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Clostridium difficile infection: new developments in epidemiology and pathogenesis

Key Points

  • This article reviews the latest clinical and fundamental research data on the important human pathogen Clostridium difficile.

  • The clinical aspects of C. difficile infection (CDI) that are discussed include description of the disease spectrum and severity, and the signs, symptoms and clinical pathogenesis of CDI. An overview of the available treatment options for CDI is also given, including discussion of the problems associated with each therapeutic approach and new recommendations for treatment based on disease severity and the numbers of recurrences. CDI prevention is also discussed. Prevention methods include preventing acquisition of C. difficile spores by patients (using barrier and cleaning methods) and reducing the risk of symptomatic infection if the organism is encountered, primarily by avoidance of unnecessary use of antimicrobials.

  • The laboratory diagnosis and characterization of C. difficile is also reviewed. The main detection methods and diagnostic tests, including the recent development of molecular testing and two-step diagnostic protocols, are discussed. The main molecular typing techniques used for C. difficile and the importance of antibiotic resistance testing are described.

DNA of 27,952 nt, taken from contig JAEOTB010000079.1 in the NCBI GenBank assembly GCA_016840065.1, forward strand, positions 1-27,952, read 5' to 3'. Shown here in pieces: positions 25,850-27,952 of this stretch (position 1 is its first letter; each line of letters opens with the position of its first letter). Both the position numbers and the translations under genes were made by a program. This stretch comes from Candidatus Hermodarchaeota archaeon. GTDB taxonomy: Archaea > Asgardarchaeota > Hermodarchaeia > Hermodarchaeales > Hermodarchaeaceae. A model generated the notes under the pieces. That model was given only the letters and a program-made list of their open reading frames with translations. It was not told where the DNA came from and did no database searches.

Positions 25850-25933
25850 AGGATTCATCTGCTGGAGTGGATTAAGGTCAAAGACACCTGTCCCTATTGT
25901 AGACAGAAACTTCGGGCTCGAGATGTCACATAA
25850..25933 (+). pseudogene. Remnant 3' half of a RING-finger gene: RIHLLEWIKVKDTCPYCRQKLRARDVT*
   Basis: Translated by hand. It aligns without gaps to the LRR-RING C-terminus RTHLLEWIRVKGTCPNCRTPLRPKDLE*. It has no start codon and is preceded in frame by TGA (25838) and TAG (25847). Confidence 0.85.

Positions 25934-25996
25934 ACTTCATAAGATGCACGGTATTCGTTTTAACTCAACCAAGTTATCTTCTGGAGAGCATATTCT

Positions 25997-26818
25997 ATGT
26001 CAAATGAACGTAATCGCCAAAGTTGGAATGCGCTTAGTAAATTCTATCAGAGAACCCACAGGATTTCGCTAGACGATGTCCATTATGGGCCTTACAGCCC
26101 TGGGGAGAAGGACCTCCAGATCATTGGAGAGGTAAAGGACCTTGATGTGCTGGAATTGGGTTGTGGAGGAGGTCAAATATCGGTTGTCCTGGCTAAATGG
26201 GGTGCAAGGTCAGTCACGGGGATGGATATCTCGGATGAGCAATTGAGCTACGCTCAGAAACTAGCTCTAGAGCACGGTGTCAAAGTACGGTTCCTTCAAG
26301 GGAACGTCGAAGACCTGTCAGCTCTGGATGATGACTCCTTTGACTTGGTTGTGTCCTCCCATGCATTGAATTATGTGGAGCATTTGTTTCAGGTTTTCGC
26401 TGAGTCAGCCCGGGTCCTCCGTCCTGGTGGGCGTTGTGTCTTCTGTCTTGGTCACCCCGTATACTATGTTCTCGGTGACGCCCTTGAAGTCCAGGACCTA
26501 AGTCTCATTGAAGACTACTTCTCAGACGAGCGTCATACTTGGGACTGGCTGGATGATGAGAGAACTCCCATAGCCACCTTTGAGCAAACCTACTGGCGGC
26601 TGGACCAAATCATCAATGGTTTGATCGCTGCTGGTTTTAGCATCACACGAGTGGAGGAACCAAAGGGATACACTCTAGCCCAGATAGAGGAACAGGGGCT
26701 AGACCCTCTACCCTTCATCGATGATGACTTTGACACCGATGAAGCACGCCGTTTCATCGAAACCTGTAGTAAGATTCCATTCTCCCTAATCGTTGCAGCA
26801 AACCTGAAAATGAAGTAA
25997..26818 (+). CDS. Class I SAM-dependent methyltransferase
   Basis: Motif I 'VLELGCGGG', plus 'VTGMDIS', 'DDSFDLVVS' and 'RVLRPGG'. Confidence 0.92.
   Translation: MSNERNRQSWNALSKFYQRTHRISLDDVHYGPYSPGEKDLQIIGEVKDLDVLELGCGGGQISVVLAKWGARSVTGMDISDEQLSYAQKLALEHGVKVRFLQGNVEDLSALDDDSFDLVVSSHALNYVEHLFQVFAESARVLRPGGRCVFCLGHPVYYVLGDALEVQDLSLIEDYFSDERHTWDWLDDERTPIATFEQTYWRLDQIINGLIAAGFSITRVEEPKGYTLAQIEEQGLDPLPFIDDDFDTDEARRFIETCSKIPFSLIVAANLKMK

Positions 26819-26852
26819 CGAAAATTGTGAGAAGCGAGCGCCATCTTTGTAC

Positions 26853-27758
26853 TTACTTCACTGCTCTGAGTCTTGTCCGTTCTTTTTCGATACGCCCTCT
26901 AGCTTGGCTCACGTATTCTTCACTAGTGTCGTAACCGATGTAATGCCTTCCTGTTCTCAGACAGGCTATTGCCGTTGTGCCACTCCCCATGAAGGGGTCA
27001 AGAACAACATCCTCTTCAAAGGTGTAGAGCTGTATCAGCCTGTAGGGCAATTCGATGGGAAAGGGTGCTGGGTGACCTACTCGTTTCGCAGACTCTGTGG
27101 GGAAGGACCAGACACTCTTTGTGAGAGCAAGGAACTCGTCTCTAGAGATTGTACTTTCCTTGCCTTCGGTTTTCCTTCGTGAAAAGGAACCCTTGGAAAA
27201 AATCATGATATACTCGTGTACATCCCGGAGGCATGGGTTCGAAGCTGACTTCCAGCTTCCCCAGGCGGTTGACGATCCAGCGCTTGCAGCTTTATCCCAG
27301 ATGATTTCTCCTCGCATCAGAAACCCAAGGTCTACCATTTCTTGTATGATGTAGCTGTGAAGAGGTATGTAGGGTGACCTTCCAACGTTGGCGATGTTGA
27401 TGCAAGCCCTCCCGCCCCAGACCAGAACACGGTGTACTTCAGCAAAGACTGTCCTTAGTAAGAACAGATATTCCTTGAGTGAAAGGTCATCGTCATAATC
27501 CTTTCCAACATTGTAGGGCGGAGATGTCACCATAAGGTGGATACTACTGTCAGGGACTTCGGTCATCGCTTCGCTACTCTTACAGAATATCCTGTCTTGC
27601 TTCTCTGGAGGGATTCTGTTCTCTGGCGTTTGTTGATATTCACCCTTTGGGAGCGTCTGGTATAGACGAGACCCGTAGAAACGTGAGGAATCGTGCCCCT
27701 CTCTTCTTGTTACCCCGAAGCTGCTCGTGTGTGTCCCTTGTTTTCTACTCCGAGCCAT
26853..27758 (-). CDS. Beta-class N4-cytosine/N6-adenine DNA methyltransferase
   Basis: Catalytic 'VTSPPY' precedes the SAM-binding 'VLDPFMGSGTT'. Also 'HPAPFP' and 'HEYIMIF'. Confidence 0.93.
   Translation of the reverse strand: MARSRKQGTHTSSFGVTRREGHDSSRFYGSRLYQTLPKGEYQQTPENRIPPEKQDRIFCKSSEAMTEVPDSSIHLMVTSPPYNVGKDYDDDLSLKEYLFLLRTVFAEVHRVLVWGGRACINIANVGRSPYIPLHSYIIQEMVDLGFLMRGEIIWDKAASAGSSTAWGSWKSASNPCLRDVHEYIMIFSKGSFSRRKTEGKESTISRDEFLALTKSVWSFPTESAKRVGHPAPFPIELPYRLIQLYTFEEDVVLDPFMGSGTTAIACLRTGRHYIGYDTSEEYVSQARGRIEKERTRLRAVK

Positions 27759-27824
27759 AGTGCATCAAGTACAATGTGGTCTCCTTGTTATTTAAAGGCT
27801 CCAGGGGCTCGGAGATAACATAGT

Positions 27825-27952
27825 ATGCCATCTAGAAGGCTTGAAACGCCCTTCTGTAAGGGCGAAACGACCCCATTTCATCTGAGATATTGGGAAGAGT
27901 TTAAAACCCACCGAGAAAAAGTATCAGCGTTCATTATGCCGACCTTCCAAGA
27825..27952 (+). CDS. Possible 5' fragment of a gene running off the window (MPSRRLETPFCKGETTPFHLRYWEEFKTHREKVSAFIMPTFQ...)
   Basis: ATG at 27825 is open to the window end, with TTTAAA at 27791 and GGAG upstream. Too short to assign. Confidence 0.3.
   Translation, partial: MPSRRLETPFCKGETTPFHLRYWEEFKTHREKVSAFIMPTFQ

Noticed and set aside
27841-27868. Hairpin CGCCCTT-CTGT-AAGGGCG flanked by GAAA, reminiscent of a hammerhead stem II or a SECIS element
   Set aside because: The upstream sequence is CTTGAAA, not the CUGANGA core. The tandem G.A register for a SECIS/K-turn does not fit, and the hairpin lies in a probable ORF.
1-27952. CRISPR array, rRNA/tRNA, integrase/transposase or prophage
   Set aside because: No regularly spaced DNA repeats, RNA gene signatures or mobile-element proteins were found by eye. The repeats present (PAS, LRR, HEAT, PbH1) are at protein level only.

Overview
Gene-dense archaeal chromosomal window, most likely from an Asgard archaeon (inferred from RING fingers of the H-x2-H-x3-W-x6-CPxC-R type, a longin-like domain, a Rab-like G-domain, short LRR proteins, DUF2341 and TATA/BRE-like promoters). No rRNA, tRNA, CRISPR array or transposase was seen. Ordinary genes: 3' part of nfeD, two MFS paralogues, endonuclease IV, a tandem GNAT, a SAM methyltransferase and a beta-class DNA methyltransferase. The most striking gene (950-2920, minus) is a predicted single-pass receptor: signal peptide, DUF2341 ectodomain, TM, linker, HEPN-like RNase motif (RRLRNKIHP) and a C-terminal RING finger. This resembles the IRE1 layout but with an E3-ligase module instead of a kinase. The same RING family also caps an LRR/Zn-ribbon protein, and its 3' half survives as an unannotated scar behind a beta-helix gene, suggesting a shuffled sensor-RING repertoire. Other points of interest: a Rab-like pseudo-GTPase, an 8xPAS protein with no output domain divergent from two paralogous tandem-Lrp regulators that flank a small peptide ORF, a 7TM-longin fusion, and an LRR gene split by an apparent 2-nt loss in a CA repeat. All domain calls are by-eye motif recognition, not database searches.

• The changing epidemiology of CDI is reviewed. Important changes in the epidemiology of CDI have been observed over the past five years, especially increased infection rates in hospitals, increased disease severity, and increased rates and mortality with patient age. Most of these changes are presumed to be driven by presence of a new epidemic strain, C. difficile BI/NAP1/027. Changes in host populations (human versus animal populations with previous low risk), a possible increase in community associated disease, and new risk factors have also been observed.

  • The known C. difficile virulence factors (TcdA and TcdB) and newly recognized virulence factors and their role in pathogenesis are discussed.

  • The role of antibiotics in the development of CDI is discussed in relation to the susceptibility of C. difficile to antibiotics taken by the patient. The implication of the resistance of C. difficile to the fluoroquinolone class of antibiotics, and fluoroquinolones as an increasing risk factor for CDI, are discussed.

Abstract

Clostridium difficile is now considered to be one of the most important causes of health care-associated infections. C. difficile infections are also emerging in the community and in animals used for food, and are no longer viewed simply as unpleasant complications that follow antibiotic therapy. Since 2001, the prevalence and severity of C. difficile infection has increased significantly, which has led to increased research interest and the discovery of new virulence factors, and has expanded and focused the development of new treatment and prevention regimens. This Review summarizes the recent epidemiological changes in C. difficile infection, our current knowledge of C. difficile virulence factors and the clinical outcomes of C. difficile infection.